I collaborated with a professor at San Diego State University who taught the “Music and Technology” course. His process was to have the students discover and evolve music, using found objects from their surroundings. We decided to “find” and evolve music and dance simultaneously through improvisation. The grand finale was a Modern dance piece where I conducted the “Neolithic Orchestra” in a score that began with the sound of Pop Rocks in a microphone and wiggling pieces of sheet metal to simulate a rainstorm over the Pacific Ocean. Gradually, rhythms grew and morphed until there was a cacophony of sound to accompany a frenzy of movement and intense red lights like a bonfire, ending in sudden darkness and silence.

My dance teacher from Northern California asked me to recreate it with her dance company as part of a project she was doing with Northwest Native American groups about the struggle to preserve their own heritage. I showed the piece to the tribes to see if they approved of using the piece. Fortunately, they found it highly relatable. A native woman who danced in it reflected that it had a familiar sense of wistful longing and grief over lost traditions and a beloved way of life. She said in dancing it, she had a feeling of a mother, saying goodbye to children who were walking away from their heritage. I was deeply honored and saddened to have this experience in common with my native friends.

Dance concerts are a momentary experience for the audience, who may or may not have a profound experience of the art presented. For dancers and choreographers, however, there are months of rehearsals, sore muscles, relationships deepened by strain and mutual support, and nights interrupted by creative outbursts that must be explored and recorded before they are forever lost to the ether. Lessons are learned. Bones are broken and tendons ruptured. Feelings are hurt and mended. Minds are changed and hearts are expanded. The final product is a gift of the soul through the intense focus of every cell in our bodies. After a show ended, I always had a period of “postpartum depression.” The constant focus, creative inspiration, and intense problem solving were gone, and the art would never be there again in exactly the same way. It was a huge practice in embracing impermanence, maybe like the lamas who create intricate mandalas with colorful sand, only to sweep it away at completion.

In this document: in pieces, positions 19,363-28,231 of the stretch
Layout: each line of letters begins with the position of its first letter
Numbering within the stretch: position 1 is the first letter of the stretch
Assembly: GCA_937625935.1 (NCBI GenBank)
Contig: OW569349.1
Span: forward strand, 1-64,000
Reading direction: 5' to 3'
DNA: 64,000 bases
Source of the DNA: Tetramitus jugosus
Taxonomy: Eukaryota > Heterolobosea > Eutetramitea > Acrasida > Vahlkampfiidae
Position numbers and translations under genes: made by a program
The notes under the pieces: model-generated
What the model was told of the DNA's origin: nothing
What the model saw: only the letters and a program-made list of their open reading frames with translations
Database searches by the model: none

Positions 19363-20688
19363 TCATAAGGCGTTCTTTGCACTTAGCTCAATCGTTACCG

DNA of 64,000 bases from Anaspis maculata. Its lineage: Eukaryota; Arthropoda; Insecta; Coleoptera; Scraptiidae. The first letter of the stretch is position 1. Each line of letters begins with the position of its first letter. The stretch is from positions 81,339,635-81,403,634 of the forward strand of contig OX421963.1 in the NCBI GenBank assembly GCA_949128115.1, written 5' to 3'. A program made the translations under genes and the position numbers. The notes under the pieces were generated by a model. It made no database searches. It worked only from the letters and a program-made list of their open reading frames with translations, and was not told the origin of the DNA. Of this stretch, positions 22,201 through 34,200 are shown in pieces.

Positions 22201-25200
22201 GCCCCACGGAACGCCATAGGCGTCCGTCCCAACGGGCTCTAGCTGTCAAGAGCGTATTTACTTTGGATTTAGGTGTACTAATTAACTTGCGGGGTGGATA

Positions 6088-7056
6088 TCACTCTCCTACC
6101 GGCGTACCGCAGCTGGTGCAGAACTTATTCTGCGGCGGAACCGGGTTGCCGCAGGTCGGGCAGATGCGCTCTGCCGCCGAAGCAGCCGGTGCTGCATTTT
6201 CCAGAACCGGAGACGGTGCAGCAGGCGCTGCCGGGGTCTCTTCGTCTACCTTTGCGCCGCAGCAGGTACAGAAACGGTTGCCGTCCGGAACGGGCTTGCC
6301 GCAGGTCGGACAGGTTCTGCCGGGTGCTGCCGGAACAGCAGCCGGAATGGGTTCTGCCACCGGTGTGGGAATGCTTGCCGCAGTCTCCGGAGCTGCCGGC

At the end of my epic journey to my dance degree, I felt a deep need to connect with the divine. Years of separation from the church of my youth had left me feeling stuck in my mind with dance as the only outlet for my soul. Anyone who asked what I would do once school ended got the answer, “I’m going on a journey of the spirit. I don’t know what that means yet, which is the point.” For graduation, I received a stack of books on Confucianism, Buddhism, Hinduism, and self-realization, which led to a decade of counting breaths and drops of water, chanting mantras and reciting kirtan, yoga classes, walking meditation, and ecstatic dance. All of the reading, traveling, chanting, seeking, and striving led me to the message “Be Here Now.” Regardless of the belief system or structure, mindfulness and presence in this moment is the greatest gift we can give ourselves.